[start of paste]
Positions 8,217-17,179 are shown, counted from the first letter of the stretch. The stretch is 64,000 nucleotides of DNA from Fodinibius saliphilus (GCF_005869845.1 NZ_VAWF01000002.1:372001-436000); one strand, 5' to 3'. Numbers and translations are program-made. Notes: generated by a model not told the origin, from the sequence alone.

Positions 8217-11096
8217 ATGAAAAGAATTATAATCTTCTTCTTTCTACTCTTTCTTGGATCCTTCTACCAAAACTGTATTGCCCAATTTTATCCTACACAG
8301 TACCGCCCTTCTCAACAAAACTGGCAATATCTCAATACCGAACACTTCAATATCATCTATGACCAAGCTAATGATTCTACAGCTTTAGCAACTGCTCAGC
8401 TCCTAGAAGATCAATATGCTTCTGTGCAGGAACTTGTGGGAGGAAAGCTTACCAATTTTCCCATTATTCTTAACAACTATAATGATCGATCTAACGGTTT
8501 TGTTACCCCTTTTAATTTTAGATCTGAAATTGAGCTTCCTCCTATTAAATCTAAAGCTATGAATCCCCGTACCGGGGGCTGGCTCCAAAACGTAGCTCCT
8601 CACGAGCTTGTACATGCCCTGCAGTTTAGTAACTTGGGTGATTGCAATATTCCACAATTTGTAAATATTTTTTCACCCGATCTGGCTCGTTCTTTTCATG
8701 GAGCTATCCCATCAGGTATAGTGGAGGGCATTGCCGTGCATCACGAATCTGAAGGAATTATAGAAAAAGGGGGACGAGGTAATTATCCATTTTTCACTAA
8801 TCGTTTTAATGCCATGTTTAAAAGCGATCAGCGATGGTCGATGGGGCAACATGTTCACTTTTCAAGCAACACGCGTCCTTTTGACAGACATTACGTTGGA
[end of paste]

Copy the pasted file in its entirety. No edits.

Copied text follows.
Positions 8,217-17,179 are shown, counted from the first letter of the stretch. The stretch is 64,000 nucleotides of DNA from Fodinibius saliphilus (GCF_005869845.1 NZ_VAWF01000002.1:372001-436000); one strand, 5' to 3'. Numbers and translations are program-made. Notes: generated by a model not told the origin, from the sequence alone.

Positions 8217-11096
8217 ATGAAAAGAATTATAATCTTCTTCTTTCTACTCTTTCTTGGATCCTTCTACCAAAACTGTATTGCCCAATTTTATCCTACACAG
8301 TACCGCCCTTCTCAACAAAACTGGCAATATCTCAATACCGAACACTTCAATATCATCTATGACCAAGCTAATGATTCTACAGCTTTAGCAACTGCTCAGC
8401 TCCTAGAAGATCAATATGCTTCTGTGCAGGAACTTGTGGGAGGAAAGCTTACCAATTTTCCCATTATTCTTAACAACTATAATGATCGATCTAACGGTTT
8501 TGTTACCCCTTTTAATTTTAGATCTGAAATTGAGCTTCCTCCTATTAAATCTAAAGCTATGAATCCCCGTACCGGGGGCTGGCTCCAAAACGTAGCTCCT
8601 CACGAGCTTGTACATGCCCTGCAGTTTAGTAACTTGGGTGATTGCAATATTCCACAATTTGTAAATATTTTTTCACCCGATCTGGCTCGTTCTTTTCATG
8701 GAGCTATCCCATCAGGTATAGTGGAGGGCATTGCCGTGCATCACGAATCTGAAGGAATTATAGAAAAAGGGGGACGAGGTAATTATCCATTTTTCACTAA
8801 TCGTTTTAATGCCATGTTTAAAAGCGATCAGCGATGGTCGATGGGGCAACATGTTCACTTTTCAAGCAACACGCGTCCTTTTGACAGACATTACGTTGGA